A Day at the Market

Tobias Kroek’s eyes are slightly bloodshot. Surrounded by mounds of pastries, the German man is quick with a smile as customers eye his fried cheese cake and razzleberry tarts. He has stayed up all night baking, and his small stand at the Cache Valley Gardner’s Market is abuzz with activity.

Around him the environment is intoxicating. Families and farmers alike stroll through the square. The air is heavy with the smell of tamales, freshly baked artisan bread and the occasional whiff of bacon cooking. Ears of corn sit stacked by the hundreds, surrounded by tomatoes, green peppers, okra and freshly caught trout. As people mill around Pioneer Park in Logan, it’s clear that Utah’s oldest farmers’ market is in full swing.

Decked out in blue denim overalls and carrying a wicker basket full of fresh vegetables, Debra Smith exemplifies the stereotypical farmer. As she sits down at a picnic bench to rest from her shopping, Jackie Christensen, her friend of 25 years, sits down next to her, a homemade taco in hand. “It’s the best party in town,” said Smith, a veteran market goer. Both Smith and Christensen visit the market faithfully Saturday mornings when it opens at 9 a.m. This week their basket is filled with bunches of spinach, carrots, beets and basil.

“It’s so wonderful. Everything is clean-grown and fresh,” said Smith.  “I love the atmosphere and the community aspect.”

On the other side of the market is Maryann Montour with a pair of quick hands and a shining roll of copper. Her fingers braid together strands of the thin pieces of metal, twisting and contorting until a ring begins to form. Montour credits her start in jewelery making talent to a bad case of insomnia. Unable to sleep, she started crafting gemstones and copper.

“I’m quite loyal to the market because they gave me my start,” said Montour, who now sells her jewelry around the state. “I have customers that come back week after week and year after year. ”

In the seven years she’s been crafting jewelery, her hobby has turned into a full-fledged business. Her jewelery is now sold in Bear Lake, Park City, Swalt Lake and Ogden. Though she loves traveling, she said she still calls Logan home.

“This is where my heart is,” she said. “It’s fun to go to other places and meet new people and do new things in a different place, but it’s so good to be home at our little market.”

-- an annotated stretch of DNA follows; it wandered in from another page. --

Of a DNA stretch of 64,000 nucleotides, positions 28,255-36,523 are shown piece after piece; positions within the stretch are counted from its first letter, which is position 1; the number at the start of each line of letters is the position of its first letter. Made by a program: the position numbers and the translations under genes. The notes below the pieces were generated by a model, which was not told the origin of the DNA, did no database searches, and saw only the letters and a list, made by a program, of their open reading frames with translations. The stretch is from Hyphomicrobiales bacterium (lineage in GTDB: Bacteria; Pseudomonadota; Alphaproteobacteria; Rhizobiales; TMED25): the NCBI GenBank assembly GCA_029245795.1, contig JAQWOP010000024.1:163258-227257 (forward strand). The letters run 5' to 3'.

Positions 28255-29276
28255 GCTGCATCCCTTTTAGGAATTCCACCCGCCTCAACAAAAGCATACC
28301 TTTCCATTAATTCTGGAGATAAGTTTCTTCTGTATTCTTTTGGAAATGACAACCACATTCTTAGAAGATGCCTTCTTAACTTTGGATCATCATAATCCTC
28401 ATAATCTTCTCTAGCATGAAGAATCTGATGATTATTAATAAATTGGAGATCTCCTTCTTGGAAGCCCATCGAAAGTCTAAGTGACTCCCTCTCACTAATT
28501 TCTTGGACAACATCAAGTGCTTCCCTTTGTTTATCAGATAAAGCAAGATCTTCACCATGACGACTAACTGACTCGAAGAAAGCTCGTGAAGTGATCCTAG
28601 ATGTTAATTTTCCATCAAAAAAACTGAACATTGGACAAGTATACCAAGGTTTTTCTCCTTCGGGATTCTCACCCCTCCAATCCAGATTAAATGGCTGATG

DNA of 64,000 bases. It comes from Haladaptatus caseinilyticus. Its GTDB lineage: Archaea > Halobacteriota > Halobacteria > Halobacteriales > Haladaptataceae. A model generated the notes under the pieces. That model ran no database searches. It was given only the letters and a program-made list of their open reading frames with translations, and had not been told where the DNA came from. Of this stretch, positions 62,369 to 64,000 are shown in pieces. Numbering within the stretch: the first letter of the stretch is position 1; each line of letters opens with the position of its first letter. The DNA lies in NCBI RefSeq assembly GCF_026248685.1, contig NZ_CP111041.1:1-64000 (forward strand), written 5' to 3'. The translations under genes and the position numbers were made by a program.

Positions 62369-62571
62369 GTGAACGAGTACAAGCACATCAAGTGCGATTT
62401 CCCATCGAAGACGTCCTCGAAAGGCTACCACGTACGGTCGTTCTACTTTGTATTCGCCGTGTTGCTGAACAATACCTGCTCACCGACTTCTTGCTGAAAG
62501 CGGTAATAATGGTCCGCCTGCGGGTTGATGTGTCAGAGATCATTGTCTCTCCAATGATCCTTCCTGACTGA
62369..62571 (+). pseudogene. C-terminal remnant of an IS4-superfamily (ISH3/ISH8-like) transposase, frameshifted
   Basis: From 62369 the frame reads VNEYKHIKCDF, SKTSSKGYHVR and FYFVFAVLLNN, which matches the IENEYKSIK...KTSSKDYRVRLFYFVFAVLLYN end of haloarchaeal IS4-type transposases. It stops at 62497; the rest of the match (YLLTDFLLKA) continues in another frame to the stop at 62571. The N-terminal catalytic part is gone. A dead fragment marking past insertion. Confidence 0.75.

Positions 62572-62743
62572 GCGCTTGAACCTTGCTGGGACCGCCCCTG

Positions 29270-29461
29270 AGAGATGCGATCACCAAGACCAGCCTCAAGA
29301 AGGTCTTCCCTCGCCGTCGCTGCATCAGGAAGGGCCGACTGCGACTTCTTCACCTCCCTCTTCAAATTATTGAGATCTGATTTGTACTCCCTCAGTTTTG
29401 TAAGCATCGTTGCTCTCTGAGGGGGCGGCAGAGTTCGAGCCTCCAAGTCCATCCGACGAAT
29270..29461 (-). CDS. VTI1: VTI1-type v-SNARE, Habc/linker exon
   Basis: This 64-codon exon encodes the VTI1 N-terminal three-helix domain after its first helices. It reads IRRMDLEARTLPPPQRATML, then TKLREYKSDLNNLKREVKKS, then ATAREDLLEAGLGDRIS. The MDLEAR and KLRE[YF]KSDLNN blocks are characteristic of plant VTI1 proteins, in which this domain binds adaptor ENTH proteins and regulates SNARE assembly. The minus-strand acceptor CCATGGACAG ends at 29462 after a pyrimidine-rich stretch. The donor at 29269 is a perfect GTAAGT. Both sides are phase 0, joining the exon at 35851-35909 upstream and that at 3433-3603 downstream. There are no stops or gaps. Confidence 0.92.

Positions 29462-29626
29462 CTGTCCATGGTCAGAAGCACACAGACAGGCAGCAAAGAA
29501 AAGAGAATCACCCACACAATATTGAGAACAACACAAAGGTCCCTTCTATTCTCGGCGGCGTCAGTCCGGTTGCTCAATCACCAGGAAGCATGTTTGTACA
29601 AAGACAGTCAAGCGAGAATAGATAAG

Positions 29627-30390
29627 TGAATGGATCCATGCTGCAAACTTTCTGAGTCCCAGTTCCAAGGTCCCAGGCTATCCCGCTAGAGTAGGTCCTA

In the front of the park, 9 year-old Maddy Telford lounges in a camping chair with a plate full of paper flowers. Unlike most of the booth renters at the market, a majority of Telford’s proceeds won’t go to her, but to the Primary Children’s Hospital in Salt Lake City.

“She feels a special connection to that place because they saved her life,” said her sister Isabel.

Last year she caught a case of common chicken pox.  However, she was taken to the hospital when the illness turned into pneumonia and then into toxic shock syndrome. Eventually, she went into respiratory failure, where doctors had to give her CPR. Wanting to give back, Maddy came up with the idea of selling ceramic plates and paper flowers.

“She has so many good ideas to help others,” said Telford’s mother, Becky. “It’s hard to keep up with your kids when they’re so good,”

Beyond the cuisine, vegetables and crafts, a day at the Logan Farmer’s Market comes down to community. As Shonie Arave walks from booth to booth, the Hyrum native stops to catch her breath. Beside her are her 2 year-old son, who dons a sun hat and a cup of apple juice, and 9 year-old daughter – lemon scone in hand.

“It’s really fun,” said Arave.” “It’s just social. You run into a lot of people you know.”

The Cache Valley Gardner’s Market is open every Saturday from 9 a.m. to 1 p.m., May through October. It is located at Pioneer Park (150 S. 200 East) in Logan.

– allee.evensen@aggiemail.usu.edu

Property of The Utah Statesman

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